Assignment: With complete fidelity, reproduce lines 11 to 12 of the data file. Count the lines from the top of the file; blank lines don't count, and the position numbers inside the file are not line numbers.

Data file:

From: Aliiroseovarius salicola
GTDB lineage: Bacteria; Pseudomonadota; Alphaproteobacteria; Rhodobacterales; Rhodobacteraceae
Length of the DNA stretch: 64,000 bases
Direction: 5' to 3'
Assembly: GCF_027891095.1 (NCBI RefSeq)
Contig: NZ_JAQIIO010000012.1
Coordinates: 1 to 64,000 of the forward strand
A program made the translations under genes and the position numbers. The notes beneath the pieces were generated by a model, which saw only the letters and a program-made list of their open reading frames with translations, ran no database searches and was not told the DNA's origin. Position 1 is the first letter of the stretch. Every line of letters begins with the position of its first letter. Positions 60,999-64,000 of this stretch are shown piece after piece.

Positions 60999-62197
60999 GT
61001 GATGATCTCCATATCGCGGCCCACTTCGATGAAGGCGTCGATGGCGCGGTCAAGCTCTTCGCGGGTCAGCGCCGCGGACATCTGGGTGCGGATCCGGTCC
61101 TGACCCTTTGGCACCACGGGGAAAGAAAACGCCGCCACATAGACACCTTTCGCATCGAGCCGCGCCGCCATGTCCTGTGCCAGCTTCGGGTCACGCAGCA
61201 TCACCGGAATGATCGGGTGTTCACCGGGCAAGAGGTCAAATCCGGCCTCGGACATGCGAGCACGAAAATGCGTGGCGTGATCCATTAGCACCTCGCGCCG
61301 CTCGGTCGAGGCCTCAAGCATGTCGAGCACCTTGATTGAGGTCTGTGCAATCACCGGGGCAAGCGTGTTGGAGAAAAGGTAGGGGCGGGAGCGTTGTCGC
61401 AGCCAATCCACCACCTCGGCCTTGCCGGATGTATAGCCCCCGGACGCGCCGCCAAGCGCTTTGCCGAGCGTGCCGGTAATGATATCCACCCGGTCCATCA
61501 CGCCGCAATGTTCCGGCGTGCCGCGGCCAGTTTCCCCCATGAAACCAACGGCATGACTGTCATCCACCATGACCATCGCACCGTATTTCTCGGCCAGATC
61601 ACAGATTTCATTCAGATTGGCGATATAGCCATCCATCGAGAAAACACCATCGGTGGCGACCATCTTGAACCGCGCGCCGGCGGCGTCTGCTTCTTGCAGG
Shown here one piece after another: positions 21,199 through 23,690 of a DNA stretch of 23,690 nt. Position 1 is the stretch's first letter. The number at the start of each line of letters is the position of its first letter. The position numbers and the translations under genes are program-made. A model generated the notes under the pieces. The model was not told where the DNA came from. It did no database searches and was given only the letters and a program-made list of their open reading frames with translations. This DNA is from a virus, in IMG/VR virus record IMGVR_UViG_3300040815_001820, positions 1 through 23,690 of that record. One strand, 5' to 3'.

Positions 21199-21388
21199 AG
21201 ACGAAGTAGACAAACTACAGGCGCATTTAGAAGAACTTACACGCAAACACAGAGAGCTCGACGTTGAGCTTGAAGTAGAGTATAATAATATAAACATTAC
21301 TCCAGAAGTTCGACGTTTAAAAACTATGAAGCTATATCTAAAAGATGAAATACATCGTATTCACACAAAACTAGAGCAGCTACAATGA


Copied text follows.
61001 GATGATCTCCATATCGCGGCCCACTTCGATGAAGGCGTCGATGGCGCGGTCAAGCTCTTCGCGGGTCAGCGCCGCGGACATCTGGGTGCGGATCCGGTCC
61101 TGACCCTTTGGCACCACGGGGAAAGAAAACGCCGCCACATAGACACCTTTCGCATCGAGCCGCGCCGCCATGTCCTGTGCCAGCTTCGGGTCACGCAGCA